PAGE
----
MANSFIELD -- Richland County Juvenile Court Judge Steve McKinley on Friday put county commissioners on notice regarding future discussions about his budget and the salaries paid to court employees.
"The Court hereby puts the Commissioners on notice that should the Board, in any future meeting with the Court, conduct its business in a derogatory or otherwise unprofessional manner; or attempt to pursue Court budget matters which are outside of the Board's lawful authority, this Court will immediately terminate the budget discussions and order its budget," McKinley said in a four-page letter delivered to commissioners.
The judge's letter, shared with Richland Source, came in response to recent meetings with commissioners regarding court employee salaries.
On May 20, commissioners accused court administrator Brian Bumpus of providing them "seriously misleading" information about wages paid in other counties.
They warned that going forward, Bumpus will need to provide them in advance with any information he plans to present during a meeting.
McKinley, in his letter, labeled commissioners' claims to be "erroneous" and accused commissioners of "unprofessional conduct" during recent budget discussions, singling out board Chairman Tony Vero.
"The Chairman's allegations are completely erroneous, and are being made in an attempt to justify imposing the Commissioners' wage scale on the Court's lead staff, which is impermissible under Ohio law," McKinley wrote.
In a written response, Vero said the local juvenile court employs two court administrators at or near six-figure salaries.
"This is unprecedented across the State of Ohio from research conducted by this Office and presented by the Court himself," Vero wrote.
"It is our legal obligation under the Ohio Revised Code to review and approve all County budgets paid for by the taxpayers," Vero wrote. "Judge McKinley has yet to provide justification to the taxpayers of this County for such high salaries.
"Issuing a four-page letter on a Friday afternoon over Memorial Day weekend instead of a professional discussion in an open, public meeting further demonstrates his lack of justification to the taxpayers of Richland County," Vero wrote.
In his letter, McKinley cited a case decided by the Ohio Supreme Court (Dellick v Sherlock) that said a court's funding orders are presumed reasonable and commissioners must "rebut the presumption in order to justify its non-compliance with these orders."
He said the Supreme Court ruling "emanates from the separation-of-powers doctrine because courts must be free from excessive control by other governmental branches to ensure their independence and autonomy.
McKinley said, based on that ruling, a judge's opinion is sufficient to justify an increase in salaries unless commissioners are able to prove otherwise.
"In effect, the Commissioners are not allowed to micromanage the Court's budget by attempting to fix the salaries of particular employees," McKinley wrote.
In his letter, the judge went point-by-point regarding recent meetings between he and Bumpus with commissioners, during which the court sought to obtain pay increases for the lowest-paid employees -- clerks and detention workers.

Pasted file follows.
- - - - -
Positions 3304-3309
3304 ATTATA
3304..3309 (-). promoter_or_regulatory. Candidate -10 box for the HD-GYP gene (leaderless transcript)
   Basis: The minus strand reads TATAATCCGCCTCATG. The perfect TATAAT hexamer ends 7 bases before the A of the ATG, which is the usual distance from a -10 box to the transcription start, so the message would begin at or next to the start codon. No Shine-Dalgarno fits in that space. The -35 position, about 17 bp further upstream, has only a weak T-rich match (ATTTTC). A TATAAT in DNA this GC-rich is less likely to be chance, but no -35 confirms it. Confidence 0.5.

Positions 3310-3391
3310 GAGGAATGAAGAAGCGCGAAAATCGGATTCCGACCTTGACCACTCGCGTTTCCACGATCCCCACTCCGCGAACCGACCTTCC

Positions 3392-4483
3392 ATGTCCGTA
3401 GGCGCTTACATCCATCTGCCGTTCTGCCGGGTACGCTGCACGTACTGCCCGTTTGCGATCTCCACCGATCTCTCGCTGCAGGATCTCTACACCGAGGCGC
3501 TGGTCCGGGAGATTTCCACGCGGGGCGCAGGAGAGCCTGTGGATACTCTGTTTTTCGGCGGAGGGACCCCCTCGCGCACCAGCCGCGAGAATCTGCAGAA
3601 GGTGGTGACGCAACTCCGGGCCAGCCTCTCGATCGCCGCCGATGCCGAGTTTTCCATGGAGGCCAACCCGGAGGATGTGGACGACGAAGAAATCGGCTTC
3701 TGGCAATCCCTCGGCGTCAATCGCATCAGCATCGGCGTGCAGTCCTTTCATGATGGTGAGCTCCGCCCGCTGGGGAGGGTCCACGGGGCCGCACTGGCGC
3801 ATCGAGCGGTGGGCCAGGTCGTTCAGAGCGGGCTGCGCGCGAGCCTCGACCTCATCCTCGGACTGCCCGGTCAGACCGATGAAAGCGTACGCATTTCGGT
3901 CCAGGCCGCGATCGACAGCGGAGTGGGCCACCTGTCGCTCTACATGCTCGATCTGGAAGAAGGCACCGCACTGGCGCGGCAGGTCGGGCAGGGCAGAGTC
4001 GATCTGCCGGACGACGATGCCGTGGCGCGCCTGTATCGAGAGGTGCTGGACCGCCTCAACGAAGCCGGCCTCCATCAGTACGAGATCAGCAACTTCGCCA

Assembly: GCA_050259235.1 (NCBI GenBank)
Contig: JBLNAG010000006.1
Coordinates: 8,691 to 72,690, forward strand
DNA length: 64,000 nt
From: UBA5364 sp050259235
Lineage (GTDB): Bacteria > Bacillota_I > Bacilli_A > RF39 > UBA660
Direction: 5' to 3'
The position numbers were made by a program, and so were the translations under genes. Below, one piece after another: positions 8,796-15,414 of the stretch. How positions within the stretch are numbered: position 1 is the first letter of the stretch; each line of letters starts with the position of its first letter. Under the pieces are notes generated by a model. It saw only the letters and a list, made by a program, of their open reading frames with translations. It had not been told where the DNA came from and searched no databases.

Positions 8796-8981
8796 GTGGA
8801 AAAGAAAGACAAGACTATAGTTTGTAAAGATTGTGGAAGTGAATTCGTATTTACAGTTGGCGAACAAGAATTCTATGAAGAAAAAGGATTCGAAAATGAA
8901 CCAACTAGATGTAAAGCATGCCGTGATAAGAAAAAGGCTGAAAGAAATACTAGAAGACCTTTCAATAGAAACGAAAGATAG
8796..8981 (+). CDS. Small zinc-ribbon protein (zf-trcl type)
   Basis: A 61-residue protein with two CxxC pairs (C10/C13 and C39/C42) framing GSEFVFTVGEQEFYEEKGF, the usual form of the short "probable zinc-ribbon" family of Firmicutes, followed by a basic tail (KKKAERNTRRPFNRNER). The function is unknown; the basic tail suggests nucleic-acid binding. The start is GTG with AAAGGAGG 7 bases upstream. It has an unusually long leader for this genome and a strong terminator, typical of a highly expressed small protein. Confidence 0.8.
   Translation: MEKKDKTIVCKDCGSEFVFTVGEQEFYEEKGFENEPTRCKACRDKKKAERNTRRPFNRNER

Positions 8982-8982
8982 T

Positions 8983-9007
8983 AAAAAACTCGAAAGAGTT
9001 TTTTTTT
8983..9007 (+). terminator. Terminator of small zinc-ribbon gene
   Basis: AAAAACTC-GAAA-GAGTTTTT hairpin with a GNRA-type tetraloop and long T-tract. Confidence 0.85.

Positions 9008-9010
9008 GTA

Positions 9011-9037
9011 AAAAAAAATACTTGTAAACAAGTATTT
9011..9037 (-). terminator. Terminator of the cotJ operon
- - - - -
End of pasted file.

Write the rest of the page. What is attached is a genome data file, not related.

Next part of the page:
They said the starting wages for these employees needed to be raised to $15 per hour, up from $14, to help in attraction and retention of workers. Commissioners ultimately granted the increases on May 17.
The unanimous vote followed a session with McKinley and Bumpus that was contentious at times, largely stemming from the fact the court has three administrators making a combined $271,169 in 2022.
Last fall, commissioners suggested court leaders provide lump-sum bonuses to higher-paid employees and allocate more funds to boost the lower-paid workers. Instead, the court approved largely 3-percent increases across the board, according to Bumpus.
Commissioner Darrell Banks took issue with the judge and his administrator during the May 17 meeting as interruptions frequently occurred during the conversation.
"You're in our court now. Let us talk," Banks said at one point. "If you gave your (highest paid) employees only a 2.5-percent raise, you would have enough money to give more (to the lowest paid).
"I think you have enough money. I just don't think you're using it wisely," Banks said.
In his letter, McKinley said each county has courts set up differently in terms of positions and staffing, leading to differences in wages. He pointed out his court administrator has been with the court for 23 years and the assistant court administrator has been there 29 years.
He said these positions were in place well before he took office.
"There is no legitimate factual basis for the Board's erroneous conclusions and irresponsible public statements impugning the integrity of the Court," McKinley wrote.
"Despite the Commissioners' mantra that they are not attempting to set the salaries of Juvenile Court employees or to otherwise micromanage the Court's internal business, it is obvious that that is precisely what they are attempting to do," McKinley wrote.
"This is what Ohio law prohibits, under the Supreme Court's decision in Dellick."
The judge said he respect the commissioners' office and "intends to continue conducting the Court's business before the Board in a professional and congenial matter."
"However, having said this, and in light of the Court's recent experience with the Board, the Court no longer has confidence that the Board members will reciprocate in like fashion," McKinley wrote.